Block Printing 101

Posted by on Mar 16, 2017 in Uncategorized | 2 Comments


Recently when I was delivering this artwork to a show, someone asked me how I had made it. Like the artist pack rat that I am, I replied, “Oh, it’s a collage from prints that I found in my studio.” Those of you who are artists yourselves know exactly what I am referring to. That trove of random samples, cast offs and art boo-boos that collect in bins, boxes and bags around your house. It was to this art pickers’ paradise that I went to a couple weeks ago, looking for help with an art quilt that I was working on.


I found my collection of print blocks. What is shown here are mostly the smaller ones. I have another bin for larger vinyl blocks. After perusing the assortment, I decided that some of these would do, but that I really needed to make a couple more! Plus I wanted to try out a printing ink that I had never used before.

The following is a mini tutorial of vinyl block prints that may inspire some of you to try this yourself.


The product I am using is a ‘vinyl’ block or sheet that is sold by many brand names such as “Soft-Kut.” Years ago it replaced the harder to carve battleship gray linoleum for many artists. It is a great product for small, simple designs. It is similar to a vinyl eraser, only in larger slabs. Once I’ve sketched a design on it (in reverse), I use carving tools to eliminate everything that I don’t want to print.


As you can see the Speedball printing ink I’m using is for fabric as well as paper. I had never tried this particular type before and it is almost like oil-based ink, but washes up with soap and water. My other items are brayers (rollers) and a baking pan as a inking plate.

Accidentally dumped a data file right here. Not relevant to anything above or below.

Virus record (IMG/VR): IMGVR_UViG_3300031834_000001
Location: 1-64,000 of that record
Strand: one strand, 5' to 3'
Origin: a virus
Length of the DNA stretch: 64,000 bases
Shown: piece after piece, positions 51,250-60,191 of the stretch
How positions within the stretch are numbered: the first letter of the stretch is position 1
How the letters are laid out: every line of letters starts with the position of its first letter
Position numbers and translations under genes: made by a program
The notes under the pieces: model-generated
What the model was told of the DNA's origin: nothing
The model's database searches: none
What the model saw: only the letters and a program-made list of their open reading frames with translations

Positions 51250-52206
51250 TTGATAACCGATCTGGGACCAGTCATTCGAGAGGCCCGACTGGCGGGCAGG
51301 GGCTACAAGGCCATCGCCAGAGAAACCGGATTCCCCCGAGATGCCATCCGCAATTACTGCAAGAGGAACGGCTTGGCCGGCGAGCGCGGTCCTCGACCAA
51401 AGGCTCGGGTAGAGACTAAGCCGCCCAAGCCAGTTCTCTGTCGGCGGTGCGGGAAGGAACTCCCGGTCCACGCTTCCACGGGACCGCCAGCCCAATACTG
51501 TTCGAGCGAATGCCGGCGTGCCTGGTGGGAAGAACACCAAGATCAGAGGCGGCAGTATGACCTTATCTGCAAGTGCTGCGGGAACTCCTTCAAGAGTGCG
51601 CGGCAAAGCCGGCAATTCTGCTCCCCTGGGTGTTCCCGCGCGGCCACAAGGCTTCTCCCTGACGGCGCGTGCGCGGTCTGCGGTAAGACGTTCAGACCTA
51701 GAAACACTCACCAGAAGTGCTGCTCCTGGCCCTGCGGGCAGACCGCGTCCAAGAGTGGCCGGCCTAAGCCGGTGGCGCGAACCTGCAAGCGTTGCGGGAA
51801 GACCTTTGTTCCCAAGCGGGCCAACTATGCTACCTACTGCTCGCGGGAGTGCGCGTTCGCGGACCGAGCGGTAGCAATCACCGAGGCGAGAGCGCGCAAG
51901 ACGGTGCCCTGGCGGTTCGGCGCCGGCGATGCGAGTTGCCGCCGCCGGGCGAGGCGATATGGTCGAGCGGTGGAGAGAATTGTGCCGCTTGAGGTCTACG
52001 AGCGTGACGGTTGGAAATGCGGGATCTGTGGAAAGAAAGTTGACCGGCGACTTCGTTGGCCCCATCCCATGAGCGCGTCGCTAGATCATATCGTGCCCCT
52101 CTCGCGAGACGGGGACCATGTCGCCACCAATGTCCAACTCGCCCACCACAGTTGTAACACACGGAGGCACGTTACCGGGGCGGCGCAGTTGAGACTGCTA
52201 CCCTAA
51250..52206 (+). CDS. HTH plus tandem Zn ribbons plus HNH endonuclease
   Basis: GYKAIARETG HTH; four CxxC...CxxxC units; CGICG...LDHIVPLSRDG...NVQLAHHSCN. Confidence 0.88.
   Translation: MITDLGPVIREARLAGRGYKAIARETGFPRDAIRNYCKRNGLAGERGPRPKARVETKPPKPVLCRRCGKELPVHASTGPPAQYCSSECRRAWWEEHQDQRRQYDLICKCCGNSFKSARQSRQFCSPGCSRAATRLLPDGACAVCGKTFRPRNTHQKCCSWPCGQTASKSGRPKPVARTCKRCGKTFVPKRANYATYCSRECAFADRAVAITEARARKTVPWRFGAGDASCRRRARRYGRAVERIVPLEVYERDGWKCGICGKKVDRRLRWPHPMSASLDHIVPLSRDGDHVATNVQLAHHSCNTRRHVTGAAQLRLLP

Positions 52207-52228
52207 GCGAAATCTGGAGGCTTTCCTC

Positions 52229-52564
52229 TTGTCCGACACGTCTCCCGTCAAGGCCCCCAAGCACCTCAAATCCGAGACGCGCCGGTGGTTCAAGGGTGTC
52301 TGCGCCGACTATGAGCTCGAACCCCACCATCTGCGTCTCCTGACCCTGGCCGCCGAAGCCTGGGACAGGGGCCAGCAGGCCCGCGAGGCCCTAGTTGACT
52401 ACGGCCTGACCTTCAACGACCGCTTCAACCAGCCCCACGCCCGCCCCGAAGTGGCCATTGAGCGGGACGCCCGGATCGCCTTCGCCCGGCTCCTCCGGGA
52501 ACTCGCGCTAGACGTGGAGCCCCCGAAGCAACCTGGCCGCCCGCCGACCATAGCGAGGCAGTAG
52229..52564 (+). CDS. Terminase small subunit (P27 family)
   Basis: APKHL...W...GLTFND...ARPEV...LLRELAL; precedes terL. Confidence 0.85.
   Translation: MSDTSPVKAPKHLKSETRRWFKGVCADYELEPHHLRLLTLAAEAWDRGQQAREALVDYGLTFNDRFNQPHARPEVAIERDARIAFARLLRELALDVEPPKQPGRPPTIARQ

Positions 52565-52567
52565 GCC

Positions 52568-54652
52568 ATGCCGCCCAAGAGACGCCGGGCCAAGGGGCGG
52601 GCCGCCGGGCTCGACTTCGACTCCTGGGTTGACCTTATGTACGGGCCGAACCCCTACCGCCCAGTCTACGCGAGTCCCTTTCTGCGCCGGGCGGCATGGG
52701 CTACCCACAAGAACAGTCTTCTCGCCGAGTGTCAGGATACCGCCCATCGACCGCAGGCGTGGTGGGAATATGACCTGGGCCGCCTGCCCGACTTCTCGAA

Here’s a really sexy picture! Keep a bin of water nearby as you work. Whenever you are done with a print block or a brayer, just throw it in the water and it will make cleanup easier later!


Because I was printing on fabric, I needed a little cushioning underneath my block prints. This printing board was made out of a scrap of foam core with thin batting spray-glued on top. (You can use felt if you don’t have any thin batting.) I’ve got my block prints and the fabric pieces I want to print on ready as well.


Now you can see what the brayer is for. I’ve rolled some ink out into an even layer. and then rolled it onto the block print.


The block print is placed face down and pressed into the fabric. Some excess ink may seep through the fabric, but the printing board collects it.


Take the print block off and you have your print.  If you have a scrap piece of fabric or paper you can print the remaining ink off the block to create a faint ‘ghost’ image.


Here’s the water bin again with its growing collection of items waiting for cleanup. By the way the semi-clear block at the top of the picture is a Gelli plate. It will be featured in my next blog post.


Now it’s time to sing the Barney Cleanup Song! Use your brayer to roll away the ink with the water as you sing.


So here are some of the prints I came up with. And below is their audition on my quilt.


Guess what! I never did use any of my prints on this particular quilt. I decided it didn’t need anything after all.

I think by now you know where these prints will be going: into a bin, only to emerge for another project in the future!






  1. Diane Brandt
    March 16, 2017

    Your talent and knowledge just amazes me!

    • Sharon Wall
      March 16, 2017

      Thanks Diane!


Leave a Reply